IE 11 is not supported. For an optimal experience visit our site on another browser.

'Jeopardy!' host Alex Trebek says he's 'not afraid of dying'

Trebek announced in March that he had been diagnosed with stage 4 pancreatic cancer.
Get more newsLiveonNBC News Now

"Jeopardy!" host Alex Trebek, who continues to work as he fights pancreatic cancer, said he doesn't fear death and vowed to stay on the job “as long as my skills do not diminish.”

Trebek announced in March that he had been diagnosed with stage 4 pancreatic cancer, but was still on stage in late July when the syndicated show began taping its fall season July 22.

When the inevitable comes, he insisted, he won't be fearful.

“I’m not afraid of dying,” Trebek, 79, told CTV News over the weekend in Ottawa. “I’ve lived a good life, a full life, and I’m nearing the end of that life … if it happens, why should I be afraid of that?”

Download the NBC News app for breaking news and politics

Trebek even hit the fast-forward button to his memorial service, insisting no one will say he died tragically young.

“One thing they’re not going to say at my funeral, as a part of a eulogy, is 'He was taken from us too soon,'” the TV legend told CTV’s chief anchor and Senior Editor Lisa LaFlamme in an interview at his alma mater, the University of Ottawa.

Despite his generally upbeat view on his struggle, Trebek said he understands the doom and despair felt by countless other cancer patients.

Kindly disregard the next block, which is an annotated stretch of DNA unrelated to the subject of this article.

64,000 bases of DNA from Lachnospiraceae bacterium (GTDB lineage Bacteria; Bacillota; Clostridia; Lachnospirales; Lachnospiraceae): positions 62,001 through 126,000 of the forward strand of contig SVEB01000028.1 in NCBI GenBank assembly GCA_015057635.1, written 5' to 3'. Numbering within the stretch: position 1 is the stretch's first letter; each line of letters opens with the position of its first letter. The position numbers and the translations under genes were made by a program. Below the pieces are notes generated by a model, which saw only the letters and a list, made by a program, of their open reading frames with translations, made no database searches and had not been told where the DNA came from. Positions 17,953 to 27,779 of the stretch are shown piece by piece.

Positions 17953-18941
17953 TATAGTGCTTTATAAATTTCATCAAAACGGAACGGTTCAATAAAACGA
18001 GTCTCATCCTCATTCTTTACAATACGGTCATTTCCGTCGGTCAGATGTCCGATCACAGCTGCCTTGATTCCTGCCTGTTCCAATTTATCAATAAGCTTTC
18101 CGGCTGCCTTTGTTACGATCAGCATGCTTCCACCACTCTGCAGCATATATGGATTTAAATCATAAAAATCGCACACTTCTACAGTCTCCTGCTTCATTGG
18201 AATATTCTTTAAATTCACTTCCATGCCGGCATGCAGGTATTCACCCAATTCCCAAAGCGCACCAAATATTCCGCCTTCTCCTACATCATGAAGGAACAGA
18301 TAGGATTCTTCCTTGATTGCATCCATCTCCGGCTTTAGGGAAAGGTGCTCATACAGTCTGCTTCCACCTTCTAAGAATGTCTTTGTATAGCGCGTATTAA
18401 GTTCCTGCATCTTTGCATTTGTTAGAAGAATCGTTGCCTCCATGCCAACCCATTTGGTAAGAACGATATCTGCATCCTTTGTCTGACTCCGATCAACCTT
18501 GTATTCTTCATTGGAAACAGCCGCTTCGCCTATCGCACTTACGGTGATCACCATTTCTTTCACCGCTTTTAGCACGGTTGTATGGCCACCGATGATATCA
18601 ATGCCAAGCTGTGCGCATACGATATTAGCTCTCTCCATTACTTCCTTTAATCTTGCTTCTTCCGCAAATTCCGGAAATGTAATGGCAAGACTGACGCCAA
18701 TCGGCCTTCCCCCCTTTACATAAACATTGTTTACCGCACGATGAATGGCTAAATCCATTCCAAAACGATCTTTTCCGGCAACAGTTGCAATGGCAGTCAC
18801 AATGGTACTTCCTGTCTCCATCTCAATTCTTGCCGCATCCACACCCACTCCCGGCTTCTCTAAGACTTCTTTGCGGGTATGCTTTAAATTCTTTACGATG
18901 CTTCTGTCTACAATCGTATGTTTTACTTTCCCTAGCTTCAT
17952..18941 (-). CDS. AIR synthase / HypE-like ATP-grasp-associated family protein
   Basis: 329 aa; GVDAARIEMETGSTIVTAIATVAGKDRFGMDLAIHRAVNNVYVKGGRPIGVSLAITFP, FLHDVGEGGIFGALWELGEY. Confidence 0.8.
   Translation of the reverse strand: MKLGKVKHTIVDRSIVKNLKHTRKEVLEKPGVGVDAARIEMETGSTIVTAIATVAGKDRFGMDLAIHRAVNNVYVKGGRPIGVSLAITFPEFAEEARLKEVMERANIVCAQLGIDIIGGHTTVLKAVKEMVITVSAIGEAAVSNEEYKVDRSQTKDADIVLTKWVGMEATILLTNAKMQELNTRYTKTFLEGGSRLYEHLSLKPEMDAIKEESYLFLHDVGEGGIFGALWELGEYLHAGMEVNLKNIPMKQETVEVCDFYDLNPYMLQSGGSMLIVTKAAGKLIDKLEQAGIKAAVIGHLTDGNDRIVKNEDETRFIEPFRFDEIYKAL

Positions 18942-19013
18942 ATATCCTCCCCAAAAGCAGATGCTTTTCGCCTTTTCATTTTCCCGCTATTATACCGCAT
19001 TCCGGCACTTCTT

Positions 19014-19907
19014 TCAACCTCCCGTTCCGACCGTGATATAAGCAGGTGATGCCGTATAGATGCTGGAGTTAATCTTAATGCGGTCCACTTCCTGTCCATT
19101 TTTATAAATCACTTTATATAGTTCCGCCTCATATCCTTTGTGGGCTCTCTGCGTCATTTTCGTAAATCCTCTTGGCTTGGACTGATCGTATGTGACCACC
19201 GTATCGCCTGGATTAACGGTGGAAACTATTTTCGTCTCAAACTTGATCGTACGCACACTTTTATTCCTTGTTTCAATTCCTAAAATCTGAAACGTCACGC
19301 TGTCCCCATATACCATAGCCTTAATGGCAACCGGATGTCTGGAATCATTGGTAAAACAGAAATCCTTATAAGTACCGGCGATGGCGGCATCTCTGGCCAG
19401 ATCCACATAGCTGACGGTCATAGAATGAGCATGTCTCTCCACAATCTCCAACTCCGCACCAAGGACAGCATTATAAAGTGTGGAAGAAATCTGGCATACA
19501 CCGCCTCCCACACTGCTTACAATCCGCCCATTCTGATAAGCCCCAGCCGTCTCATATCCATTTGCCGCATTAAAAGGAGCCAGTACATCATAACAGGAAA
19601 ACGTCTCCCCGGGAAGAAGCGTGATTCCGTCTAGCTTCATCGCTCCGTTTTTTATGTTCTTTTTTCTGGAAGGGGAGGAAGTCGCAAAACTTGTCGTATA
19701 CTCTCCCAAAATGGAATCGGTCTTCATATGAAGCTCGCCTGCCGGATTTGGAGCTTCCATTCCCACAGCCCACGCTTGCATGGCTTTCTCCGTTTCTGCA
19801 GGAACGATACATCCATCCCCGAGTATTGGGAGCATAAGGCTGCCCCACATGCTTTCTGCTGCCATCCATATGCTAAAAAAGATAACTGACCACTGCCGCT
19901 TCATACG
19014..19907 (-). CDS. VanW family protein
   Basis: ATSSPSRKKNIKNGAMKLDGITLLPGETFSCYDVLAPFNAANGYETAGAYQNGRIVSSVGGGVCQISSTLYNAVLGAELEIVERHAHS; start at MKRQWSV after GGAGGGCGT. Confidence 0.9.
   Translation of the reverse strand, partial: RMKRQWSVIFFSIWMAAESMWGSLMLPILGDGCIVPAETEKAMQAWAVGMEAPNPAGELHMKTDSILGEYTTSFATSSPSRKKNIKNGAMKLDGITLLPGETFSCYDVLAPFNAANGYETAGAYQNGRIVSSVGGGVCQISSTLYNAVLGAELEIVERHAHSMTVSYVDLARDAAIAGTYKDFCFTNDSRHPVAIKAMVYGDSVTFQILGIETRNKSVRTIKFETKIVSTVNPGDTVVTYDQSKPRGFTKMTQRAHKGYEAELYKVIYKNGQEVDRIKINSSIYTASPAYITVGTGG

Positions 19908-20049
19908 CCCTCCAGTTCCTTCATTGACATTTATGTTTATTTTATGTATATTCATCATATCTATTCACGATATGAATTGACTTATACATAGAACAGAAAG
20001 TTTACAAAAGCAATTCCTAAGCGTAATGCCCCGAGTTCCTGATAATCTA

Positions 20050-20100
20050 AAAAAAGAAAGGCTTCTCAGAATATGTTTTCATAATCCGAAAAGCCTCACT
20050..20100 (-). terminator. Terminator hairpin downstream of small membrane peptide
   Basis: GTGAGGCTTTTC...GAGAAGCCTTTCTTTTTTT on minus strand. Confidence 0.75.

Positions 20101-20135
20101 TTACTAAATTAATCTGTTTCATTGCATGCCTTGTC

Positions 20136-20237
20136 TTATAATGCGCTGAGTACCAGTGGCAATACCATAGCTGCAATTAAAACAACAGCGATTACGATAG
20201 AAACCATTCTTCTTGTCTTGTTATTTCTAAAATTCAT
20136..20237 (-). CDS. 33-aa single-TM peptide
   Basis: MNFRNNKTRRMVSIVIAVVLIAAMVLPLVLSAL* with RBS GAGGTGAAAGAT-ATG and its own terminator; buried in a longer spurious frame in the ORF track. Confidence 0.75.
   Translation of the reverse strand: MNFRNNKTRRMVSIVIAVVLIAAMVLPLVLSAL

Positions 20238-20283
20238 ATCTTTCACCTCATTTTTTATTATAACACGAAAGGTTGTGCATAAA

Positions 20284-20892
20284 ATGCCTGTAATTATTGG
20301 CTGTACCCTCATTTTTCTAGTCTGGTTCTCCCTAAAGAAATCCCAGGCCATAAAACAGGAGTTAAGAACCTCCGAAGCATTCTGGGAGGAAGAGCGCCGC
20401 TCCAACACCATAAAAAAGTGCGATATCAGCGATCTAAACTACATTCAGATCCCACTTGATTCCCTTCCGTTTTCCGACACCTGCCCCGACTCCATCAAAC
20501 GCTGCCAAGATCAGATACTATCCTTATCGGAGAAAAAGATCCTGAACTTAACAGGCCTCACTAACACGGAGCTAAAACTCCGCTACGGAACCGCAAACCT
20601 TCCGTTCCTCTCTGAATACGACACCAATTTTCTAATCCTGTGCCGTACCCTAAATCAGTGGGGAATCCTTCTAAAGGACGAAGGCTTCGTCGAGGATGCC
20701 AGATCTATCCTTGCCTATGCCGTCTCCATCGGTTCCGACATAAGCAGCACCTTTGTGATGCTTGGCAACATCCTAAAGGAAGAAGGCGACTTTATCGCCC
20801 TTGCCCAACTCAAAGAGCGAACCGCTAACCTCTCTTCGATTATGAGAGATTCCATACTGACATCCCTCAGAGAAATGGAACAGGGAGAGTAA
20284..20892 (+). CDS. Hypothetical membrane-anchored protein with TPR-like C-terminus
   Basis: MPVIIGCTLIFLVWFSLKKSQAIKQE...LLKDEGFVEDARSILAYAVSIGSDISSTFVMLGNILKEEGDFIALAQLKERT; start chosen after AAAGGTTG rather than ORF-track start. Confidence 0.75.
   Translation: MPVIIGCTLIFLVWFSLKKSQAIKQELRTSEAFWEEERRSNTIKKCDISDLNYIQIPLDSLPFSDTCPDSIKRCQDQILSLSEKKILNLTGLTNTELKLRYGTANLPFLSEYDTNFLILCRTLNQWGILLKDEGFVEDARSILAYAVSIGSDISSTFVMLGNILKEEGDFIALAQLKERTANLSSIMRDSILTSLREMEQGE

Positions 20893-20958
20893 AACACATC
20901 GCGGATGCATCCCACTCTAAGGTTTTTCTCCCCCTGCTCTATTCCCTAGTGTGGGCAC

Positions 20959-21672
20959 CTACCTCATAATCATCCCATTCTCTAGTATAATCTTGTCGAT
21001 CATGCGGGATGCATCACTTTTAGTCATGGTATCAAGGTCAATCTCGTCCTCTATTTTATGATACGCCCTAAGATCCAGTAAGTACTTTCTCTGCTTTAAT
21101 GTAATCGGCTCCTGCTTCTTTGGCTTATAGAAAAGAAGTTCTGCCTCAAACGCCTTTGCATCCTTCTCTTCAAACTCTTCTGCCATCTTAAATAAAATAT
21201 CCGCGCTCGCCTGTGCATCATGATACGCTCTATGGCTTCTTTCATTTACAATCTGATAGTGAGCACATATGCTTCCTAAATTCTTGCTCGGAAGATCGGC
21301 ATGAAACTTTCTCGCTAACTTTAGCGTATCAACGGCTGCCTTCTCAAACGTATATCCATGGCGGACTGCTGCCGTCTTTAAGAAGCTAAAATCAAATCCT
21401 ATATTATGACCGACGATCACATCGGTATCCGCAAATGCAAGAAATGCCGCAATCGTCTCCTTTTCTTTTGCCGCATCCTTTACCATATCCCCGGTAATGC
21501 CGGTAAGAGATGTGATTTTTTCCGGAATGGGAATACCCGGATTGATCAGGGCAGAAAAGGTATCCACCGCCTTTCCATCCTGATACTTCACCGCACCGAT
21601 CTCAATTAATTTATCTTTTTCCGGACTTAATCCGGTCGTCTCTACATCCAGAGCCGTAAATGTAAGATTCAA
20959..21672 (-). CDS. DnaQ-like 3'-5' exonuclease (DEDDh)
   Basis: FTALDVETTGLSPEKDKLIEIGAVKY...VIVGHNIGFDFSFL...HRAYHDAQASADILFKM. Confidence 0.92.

It's often difficult “trying to be as optimistic as you can when the other person feels none of that … they feel only despair," he said. "And I don’t know if I was strong enough or intelligent enough to help alleviate that despair.”

Trebek, a native of Sudbury, Ontario, said chemotherapy has brought sores in his mouth that sometimes cause him to trip on words.

“I’m sure there are observant members of the television audience that notice also, but they’re forgiving,” he said. “But there will come a point when they will no longer be able to say, 'It’s OK.'"

Trebek, who has hosted the show for 36 seasons with almost 8,000 episodes, said he'll stick with the answer-and-question show “as long as my skills do not diminish.”

“There are weaknesses I feel in my body but I can always suck it up when it comes to tape the show,” he said.

The university announced Friday that the TV host has given $2.1 million for the Alex Trebek Forum for Dialogue, which seeks to “enrich and broaden public debate.”

“Democracy is at risk in many other countries of the world. Nationalism has come to the forefront,” Trebek said. “Democracy always seems to triumph. It doesn't matter whether we have periods where we have dictators, oligarchs, whatever.”

Trebek said he'll keep working and dealing with cancer for as long as possible.

“I'm hanging in,” the father of two said. “So we're back on the chemo and we'll see if the numbers go down. And if they do ... they can't keep doing it forever, of course."